BROOKLINE, Mass. — Phil Mickelson has addressed the US media many times, occasionally after he said something controversial, but Monday was the first time he did so as an employee of the ruthless Saudi Arabian government. That is what he is. He can duck it, soften it, or change the topic, but that is what he is.
He left for Saudi-funded LIV Golf for a lot of reasons. Like the money, for one. Also, the paycheck. And then there is the cash. Mickelson has spent his whole career parlaying his Everyman image into riches, and now he found something that pays better than the image, so he took it.
Mickelson spent most of his 26-minute press conference at the US Open not trying to create another headline. He says he doesn’t want to fight with the PGA Tour publicly anymore. He says he respects those who have “differing opinions.” He wants to take LIV money and play in majors and be a fan favorite again. He wants everything but your questions.
Mickelson has a beard these days, which means the only thing he shaves is the truth. He said the PGA Tour has done “a lot of things I’ve agreed with and a lot of things I didn’t agree with. I’ve supported them either way.” This would be news to the PGA Tour stars who stuck around.
Asked whether putting a wedge in the golf world was the purpose of LIV, Mickelson said, “The point of starting it up, I’ll have to defer to the guys at LIV Golf. It was their idea.” That is a tune change from when he told author Alan Shipnuck that he helped pay for lawyers to write LIV’s operating agreement.
Mickelson has been looking for a way to sell this decision for more than a year, to the point where some of the explanations contradict each other. He has ridiculed the PGA Tour’s “obnoxious greed.” In May 2021, while various iterations of a rival golf league were being floated, Mickelson framed the whole enterprise dishonestly. It wasn’t about oil money, you see. It was about improving the game for the fans.
“It’s a big deal to give up control of your schedule,” Mickelson said then. “I don’t know if the players would be selfless enough to do that.”
“I think the fans would love it because they would see the best players play exponentially more times,” Mickelson said then. “Instead of four or five times, it would be 20 times.”
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This was just an outrageous distortion. The best players in the world already faced each other four times a year in majors; another team in the Players Championship; three teams in the FedEx Cup playoffs; two to four times in World Golf Championship events; and in the Ryder and Presidents Cup in alternating years. That’s at least 11 times, not four or five … and we haven’t gotten even to all the PGA Tour events that include many top players …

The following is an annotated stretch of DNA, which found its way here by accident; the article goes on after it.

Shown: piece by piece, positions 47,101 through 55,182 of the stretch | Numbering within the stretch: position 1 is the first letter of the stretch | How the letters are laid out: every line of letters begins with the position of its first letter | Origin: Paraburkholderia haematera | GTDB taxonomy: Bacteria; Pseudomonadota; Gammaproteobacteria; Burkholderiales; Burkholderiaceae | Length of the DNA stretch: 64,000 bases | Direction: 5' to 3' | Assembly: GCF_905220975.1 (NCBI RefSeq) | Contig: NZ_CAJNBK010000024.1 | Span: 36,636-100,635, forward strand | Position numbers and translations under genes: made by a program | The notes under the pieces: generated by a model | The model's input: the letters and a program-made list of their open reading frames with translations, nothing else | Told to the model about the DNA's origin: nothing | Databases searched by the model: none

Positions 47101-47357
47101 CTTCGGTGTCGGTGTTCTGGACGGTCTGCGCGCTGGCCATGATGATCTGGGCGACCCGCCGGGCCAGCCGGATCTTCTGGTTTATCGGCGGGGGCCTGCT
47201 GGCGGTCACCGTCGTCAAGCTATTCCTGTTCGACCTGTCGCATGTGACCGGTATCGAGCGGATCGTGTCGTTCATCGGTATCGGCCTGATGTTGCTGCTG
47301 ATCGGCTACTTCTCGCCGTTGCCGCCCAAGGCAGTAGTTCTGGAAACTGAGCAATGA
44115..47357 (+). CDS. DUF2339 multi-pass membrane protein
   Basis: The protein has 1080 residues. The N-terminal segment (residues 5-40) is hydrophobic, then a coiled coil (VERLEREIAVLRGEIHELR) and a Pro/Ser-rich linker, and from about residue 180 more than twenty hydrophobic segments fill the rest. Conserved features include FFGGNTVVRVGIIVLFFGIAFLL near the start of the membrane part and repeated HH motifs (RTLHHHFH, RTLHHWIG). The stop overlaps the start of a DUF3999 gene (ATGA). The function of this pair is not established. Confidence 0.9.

…but never mind all that! Phil said Monday that one reason he joined LIV is that “with fewer tournaments, it allows me to have more balance in my life. It allows me to do things off the golf course that I always wanted to do.”
So which is it? Does he want the best players to compete against each other more, or less? Pick whichever one sounds good to you, please – but first, pour a cup of Phil’s coffee.
Of course, we will see the best players in the world compete against each other less now than any time in memory. That’s what LIV has done. No reasonable person can say this is better for golf.
Mickelson has always presented himself as golf’s Man of the People. It was a marketing tool as much as anything; being popular is profitable. But as long as Mickelson charmed fans – signing autographs, cracking jokes, giving the thumbs-up – who cared what his motivation was? Fans paid for tickets; Mickelson made them feel important; they bought his merchandise from him. Everybody won.
In the last few years, though, Mickelson has been swimming so deep in his own nonsense that he has lost all sense of where he is heading. He threw small fits that painted a picture of a man who believed he was never wrong. He hit a moving putt at the US Open and claimed it was a calculated strategy, a ridiculous defense he later retracted. He pouted when the Detroit News ran an accurate story about his gambling, then said he would only return to Detroit’s PGA Tour stop if 50,000 fans signed a petition and each committed to an act of kindness. All of this was silly, but it gave us a hint at his mindset: After all these years, Phil thinks he can get away with anything.
Mickelson has made $95 million in PGA Tour prize money. He has made hundreds of millions in endorsements. He said in the last week that he was in danger of blowing his fortune on gambling before he dealt with his problem. Now he is apparently trying to regain his financial footing with blood money.
Gambling addiction is serious and miserable for anybody, no matter how much money they have. For that, Mickelson deserves empathy. But we can probably drop the Man of the People bit.
The Saudi tour is not designed to be profitable. It’s an expensive PR gambit that hinges on having big names. Mickelson is the biggest name to join, and he gives the Saudis the legitimacy they crave. They’re not paying him for his present-day skills; he turns 52 this week and will probably never be a top-50 player in the world again.
So here is Phil Mickelson in 2022, having to explain that yes, he actually does empathize with families who lost loved ones on 9/11, and no, he does not condone human-rights violations. A professional lifetime of chasing paychecks led to the biggest and most offensive one imaginable.